The Chain-Of-X Phenomenon In LLM Prompting

In a recent post, I discussed the seemingly emergent abilities of LLMs. A new study argues that Emergent Abilities are not hidden or unpublished model capabilities which are just waiting to be discovered, but rather new approaches of In-Context Learning which are being built.

Cobus Greyling
5 min readNov 20


A number of recent papers have shown that on user instruction to do so, Large Language Models (LLMs) are capable of decomposing complex problems into a series of intermediate steps.

This basic principle was introduced by the concept of Chain-Of-Thought (CoT) prompting for the first time in.

The basic premise of CoT prompting is to mirror human problem-solving methods, where we as humans decompose larger problems into smaller steps.

The LLM then addresses each sub-problem with focussed attention hence reducing the likelihood of overlooking crucial details or making wrong assumptions.

A chain of thought is a series of intermediate natural language reasoning steps that lead to the final output, and we refer to this approach as chain-of-thought prompting. ~ Source

The breakdown of tasks make the actions of the LLM less opaque with transparency being introduced.

Areas where Chain-Of-Thought-like methodology has been introduced are:

And more…

Least-to-most prompting can be combined with other prompting techniques like chain-of-thought & self-consistency. For some tasks, the two stages in least-to-most prompting can be merged to form a single-pass prompt. — Source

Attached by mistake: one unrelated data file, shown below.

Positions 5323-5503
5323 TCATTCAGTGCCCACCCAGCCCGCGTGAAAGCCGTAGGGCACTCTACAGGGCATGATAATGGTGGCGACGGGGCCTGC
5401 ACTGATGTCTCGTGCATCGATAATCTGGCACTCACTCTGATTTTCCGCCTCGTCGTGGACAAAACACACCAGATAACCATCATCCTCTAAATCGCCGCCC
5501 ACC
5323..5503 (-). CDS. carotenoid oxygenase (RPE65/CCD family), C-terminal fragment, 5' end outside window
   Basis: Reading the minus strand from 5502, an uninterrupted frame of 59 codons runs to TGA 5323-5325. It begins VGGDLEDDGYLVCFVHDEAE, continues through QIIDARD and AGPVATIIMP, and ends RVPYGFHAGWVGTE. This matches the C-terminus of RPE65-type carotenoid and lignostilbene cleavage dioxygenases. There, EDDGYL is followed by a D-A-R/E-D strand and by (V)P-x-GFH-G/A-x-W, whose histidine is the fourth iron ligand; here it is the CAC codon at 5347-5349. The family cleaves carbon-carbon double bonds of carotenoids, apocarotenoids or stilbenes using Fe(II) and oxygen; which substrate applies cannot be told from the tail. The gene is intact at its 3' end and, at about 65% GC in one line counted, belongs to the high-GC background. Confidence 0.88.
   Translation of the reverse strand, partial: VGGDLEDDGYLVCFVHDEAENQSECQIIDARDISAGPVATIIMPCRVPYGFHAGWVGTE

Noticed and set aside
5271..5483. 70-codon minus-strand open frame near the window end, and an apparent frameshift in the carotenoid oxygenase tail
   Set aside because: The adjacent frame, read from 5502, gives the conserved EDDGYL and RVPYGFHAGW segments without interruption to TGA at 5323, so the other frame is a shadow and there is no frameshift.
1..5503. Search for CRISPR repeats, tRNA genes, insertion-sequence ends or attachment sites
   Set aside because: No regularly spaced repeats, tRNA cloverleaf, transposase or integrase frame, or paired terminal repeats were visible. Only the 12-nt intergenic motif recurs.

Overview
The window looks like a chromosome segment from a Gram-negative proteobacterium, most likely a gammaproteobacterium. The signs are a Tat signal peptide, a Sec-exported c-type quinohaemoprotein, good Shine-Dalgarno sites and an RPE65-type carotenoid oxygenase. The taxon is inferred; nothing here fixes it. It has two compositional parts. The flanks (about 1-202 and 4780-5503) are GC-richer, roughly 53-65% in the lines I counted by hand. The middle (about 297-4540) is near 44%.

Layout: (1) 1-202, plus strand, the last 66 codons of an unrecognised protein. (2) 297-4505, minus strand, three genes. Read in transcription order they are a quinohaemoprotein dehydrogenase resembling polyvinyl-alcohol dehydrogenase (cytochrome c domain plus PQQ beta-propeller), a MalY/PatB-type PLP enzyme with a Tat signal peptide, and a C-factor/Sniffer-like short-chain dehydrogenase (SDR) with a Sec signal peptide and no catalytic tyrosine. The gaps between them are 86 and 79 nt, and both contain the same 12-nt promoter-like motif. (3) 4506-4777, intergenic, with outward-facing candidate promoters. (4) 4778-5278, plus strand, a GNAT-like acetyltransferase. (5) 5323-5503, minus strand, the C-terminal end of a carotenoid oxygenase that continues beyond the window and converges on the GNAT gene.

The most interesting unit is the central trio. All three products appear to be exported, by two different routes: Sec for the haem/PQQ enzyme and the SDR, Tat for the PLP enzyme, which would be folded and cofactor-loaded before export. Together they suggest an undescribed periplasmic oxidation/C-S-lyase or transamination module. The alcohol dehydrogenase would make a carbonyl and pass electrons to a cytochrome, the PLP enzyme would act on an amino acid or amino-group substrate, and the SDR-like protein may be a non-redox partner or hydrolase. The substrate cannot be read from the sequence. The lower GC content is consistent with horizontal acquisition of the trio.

For example, Chain-of-Verification; A recent study highlighted a new approach (CoVe) to address LLM hallucination via a novel implementation of prompt engineering. This approach can be simulated via an LLM playground, and there is already a feature request submitted to LangChain for a CoVe implementation.



Decomposition also helps autonomous agents to assign sub tasks to an applicable tool.

Below is the decomposed chain-of-thought reasoning of the Agent based on the aforementioned question. The decomposition was performed completely autonomously by the Agent.

As seen in the image above, Chain-of-thought prompting enables large language models to address challenging arithmetic, common sense, and symbolic reasoning challenges.

Rather than adjusting a distinct language model checkpoint for each new task, one can simply provide the model with several input-output examples to demonstrate the task.

In Closing

What is particularly helpful of Chain-Of-Thought Prompting is that by decomposing the LLM input and LLM output, it creates a window of insight and interpretation.

This Window of decomposition allows for manageable granularity for both input and output, and tweaking the system is made easier.

Chain-Of-Thought Prompting is ideal for contextual reasoning like word problems, common-sense reasoning, math word problems and is very much applicable to any task that we as humans can solve via language.

The image below shows a comparison of percentage solve rate based on standard prompting and chain-of-thought prompting.

Chain of thought reasoning provides reasoning demonstration examples via prompt engineering.


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I’m currently the Chief Evangelist @ Kore AI. I explore & write about all things at the intersection of AI & language; ranging from LLMs, Chatbots, Voicebots, Development Frameworks, Data-Centric latent spaces & more.




Cobus Greyling

I explore and write about all things at the intersection of AI and language; NLP/NLU/LLM, Chat/Voicebots, CCAI.